- Maureen Duffy B.A.Hons.,A.C.I.M.,U.K.
What is Diabetes?
Diabetes is a serious chronic condition, where the body is unable to regulate blood glucose levels due to insufficient glucose-regulating hormone called insulin. The UAE has a high incidence of diabetes, with a growth in particular of Type 2 Diabetes. Unlike Type 1, Type 2 develops gradually over time and can be linked to poor diet and obesity. According to a joint WHO and UAE Ministry of Health survey in 2001, 19.6% of the UAEs population suffered from diabetes. 24% of nationals were found to be affected, with 17.4% of expatriates. Although many serious complications, such as kidney failure, can affect individuals with diabetes, it is the complications of the foot or eye that take the greatest toll.
How does Diabetes affect the feet?
Regular visits to the ophthalmologist (eyes) and podiatrist (feet) are essential to spot changes early and to manage diabetes properly.
Foot ulcers and infections can be a common diabetic complication if diabetes is not diagnosed and managed early. Diabetes is the biggest single cause of amputations around the world. It has also been shown that countries with most podiatrists have the lowest levels of amputations, whereas those with fewest podiatrists have the highest levels of amputations.
What happens during a Diabetic Foot Assessment?
The Podiatrist will ask you for some information regarding your daily routines, such as your diet, exercise routine, and medical information since your last visit. The Podiatrist will also carry out a range of painless tests to find out if there are any changes in circulation or nerve systems (neuropathy), using temperature, vibration and pressure point tests amongst others.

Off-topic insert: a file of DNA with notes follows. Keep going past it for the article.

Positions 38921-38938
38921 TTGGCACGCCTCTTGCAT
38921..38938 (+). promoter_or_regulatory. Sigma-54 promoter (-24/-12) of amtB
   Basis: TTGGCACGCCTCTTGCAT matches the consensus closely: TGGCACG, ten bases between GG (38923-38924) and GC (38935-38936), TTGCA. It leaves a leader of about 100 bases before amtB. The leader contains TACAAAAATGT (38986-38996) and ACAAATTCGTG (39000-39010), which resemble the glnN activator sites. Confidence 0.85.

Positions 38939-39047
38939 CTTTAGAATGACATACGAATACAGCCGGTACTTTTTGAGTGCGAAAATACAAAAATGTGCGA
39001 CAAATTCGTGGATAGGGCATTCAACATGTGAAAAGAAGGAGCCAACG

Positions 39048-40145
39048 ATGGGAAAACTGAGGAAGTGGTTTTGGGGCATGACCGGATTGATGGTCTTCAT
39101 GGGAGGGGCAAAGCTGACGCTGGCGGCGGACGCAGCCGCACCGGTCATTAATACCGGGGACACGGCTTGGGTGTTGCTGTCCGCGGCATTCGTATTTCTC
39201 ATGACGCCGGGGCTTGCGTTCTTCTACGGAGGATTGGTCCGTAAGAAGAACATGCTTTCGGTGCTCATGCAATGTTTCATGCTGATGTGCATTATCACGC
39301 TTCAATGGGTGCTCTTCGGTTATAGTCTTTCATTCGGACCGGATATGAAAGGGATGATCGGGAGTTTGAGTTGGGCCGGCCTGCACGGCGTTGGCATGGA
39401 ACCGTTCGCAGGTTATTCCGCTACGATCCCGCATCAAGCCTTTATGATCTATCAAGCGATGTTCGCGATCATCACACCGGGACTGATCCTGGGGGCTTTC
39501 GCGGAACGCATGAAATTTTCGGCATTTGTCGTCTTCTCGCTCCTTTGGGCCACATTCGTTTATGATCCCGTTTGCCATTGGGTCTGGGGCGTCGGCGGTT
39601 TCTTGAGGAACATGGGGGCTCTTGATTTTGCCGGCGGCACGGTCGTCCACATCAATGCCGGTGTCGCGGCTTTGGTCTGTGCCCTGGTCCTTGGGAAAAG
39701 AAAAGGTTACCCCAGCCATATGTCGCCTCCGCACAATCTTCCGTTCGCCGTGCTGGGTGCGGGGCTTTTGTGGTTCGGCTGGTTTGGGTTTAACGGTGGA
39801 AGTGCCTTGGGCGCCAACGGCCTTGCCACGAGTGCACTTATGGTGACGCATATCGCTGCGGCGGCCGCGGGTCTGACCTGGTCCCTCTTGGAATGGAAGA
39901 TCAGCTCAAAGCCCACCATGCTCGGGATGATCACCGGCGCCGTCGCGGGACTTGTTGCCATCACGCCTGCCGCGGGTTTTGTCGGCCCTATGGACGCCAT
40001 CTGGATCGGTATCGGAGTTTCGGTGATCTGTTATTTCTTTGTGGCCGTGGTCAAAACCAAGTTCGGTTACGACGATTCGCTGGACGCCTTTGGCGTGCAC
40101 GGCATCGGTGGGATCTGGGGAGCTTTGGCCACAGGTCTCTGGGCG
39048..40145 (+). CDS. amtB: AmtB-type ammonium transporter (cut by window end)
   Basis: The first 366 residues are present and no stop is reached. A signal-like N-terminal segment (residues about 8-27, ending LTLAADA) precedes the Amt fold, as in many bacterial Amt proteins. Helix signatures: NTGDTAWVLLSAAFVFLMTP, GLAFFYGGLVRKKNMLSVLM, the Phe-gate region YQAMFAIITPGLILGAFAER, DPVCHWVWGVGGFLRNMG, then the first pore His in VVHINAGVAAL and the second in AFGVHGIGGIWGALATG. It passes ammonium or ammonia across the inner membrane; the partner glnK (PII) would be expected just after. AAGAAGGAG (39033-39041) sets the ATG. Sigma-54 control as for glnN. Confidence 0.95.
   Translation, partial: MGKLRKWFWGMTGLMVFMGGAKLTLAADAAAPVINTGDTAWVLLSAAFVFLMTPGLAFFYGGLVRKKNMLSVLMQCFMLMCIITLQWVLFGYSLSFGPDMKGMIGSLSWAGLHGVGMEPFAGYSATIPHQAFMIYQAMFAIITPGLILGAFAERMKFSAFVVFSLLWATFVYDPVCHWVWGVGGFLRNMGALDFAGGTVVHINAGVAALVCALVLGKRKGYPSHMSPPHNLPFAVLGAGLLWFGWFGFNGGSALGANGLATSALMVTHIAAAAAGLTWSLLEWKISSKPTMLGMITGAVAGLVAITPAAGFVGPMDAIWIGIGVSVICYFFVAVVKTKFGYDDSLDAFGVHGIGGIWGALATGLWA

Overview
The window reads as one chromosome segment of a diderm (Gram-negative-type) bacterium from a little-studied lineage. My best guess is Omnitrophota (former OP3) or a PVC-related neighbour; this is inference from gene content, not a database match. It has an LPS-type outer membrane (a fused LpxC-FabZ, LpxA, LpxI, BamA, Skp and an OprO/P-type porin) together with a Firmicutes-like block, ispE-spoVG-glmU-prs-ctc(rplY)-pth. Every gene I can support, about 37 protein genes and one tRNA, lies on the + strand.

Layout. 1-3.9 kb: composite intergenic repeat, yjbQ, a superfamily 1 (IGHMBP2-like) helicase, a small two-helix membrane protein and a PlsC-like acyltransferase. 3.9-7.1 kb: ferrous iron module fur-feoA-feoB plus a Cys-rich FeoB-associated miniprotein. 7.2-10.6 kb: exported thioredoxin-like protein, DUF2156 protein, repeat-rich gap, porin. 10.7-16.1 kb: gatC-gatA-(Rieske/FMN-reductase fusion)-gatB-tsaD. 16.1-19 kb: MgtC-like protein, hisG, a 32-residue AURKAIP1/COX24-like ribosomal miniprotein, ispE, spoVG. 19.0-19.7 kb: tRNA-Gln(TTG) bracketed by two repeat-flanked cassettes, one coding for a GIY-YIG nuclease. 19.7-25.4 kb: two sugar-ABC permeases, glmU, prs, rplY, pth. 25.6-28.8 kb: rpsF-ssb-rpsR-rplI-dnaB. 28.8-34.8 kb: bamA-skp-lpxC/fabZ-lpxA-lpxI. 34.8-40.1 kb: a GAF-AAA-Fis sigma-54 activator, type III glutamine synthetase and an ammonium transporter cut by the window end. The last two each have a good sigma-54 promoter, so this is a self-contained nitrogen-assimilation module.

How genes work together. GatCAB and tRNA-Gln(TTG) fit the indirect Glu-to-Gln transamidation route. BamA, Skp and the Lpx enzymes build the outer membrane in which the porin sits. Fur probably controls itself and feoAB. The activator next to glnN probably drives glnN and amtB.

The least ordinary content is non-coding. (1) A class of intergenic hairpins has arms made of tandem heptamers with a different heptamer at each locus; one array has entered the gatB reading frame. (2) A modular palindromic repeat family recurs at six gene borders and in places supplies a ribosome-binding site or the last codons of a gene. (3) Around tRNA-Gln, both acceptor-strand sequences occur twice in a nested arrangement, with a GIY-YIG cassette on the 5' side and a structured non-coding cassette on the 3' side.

Treatment will be advised and given if there are any anomalies or areas of pain in your feet.
It is essential that Diabetes is is controlled to maintain general well-being. This will help prevent sensatory and circulatory problems with your feet.
Diabetics should have a Foot and Eye check at least every year. This will help find any anomalies with your Diabetes before it affects your organs or cause any permanent damage to your body. We check your feet because they are the furthest extremity of your body and can show changes in your condition early. Your eyes are the smallest organ. Therefore the furthest and smallest usually are affected first and that is where we can help.
In the event that we find any areas of concern in your feet, we will always refer you to your Diabetologist to have your levels and medications checked. Times of stress, lack of exercise, smoking and of course dietary changes can affect your Diabetes. We take many factors into your Diabetic Foot Assessment.
Is there anything I should do in between visits?
Look out for odd or new sensations in your feet, however minor. Hypersensitivity, sharp pains, cramps or numbness, redness or trauma (cuts, blisters etc) should be taken seriously – visit your Podiatrist or Diabetologist immediately. Check your feet, including the soles and between the toes daily. If you have a diminished sensation, it is actually very difficult to know that they are getting less sensitive. That is why it is important to visually check your feet daily, to wear well-fitting comfortable shoes, and to wash and dry feet daily, using an emollient foot cream if the skin is dry. Do not use sharp instruments to remove hard skin/corns or chemical pads to ‘home treat’ verrucae as these can cause trauma to the feet. Your Podiatrist can perform regular chiropody maintenance for your feet to remove hard skin/corns, correctly cut toenails and treat any fungal infections.
Contact Us to arrange your Diabetic Assessment, or ask your Doctor to refer you to us.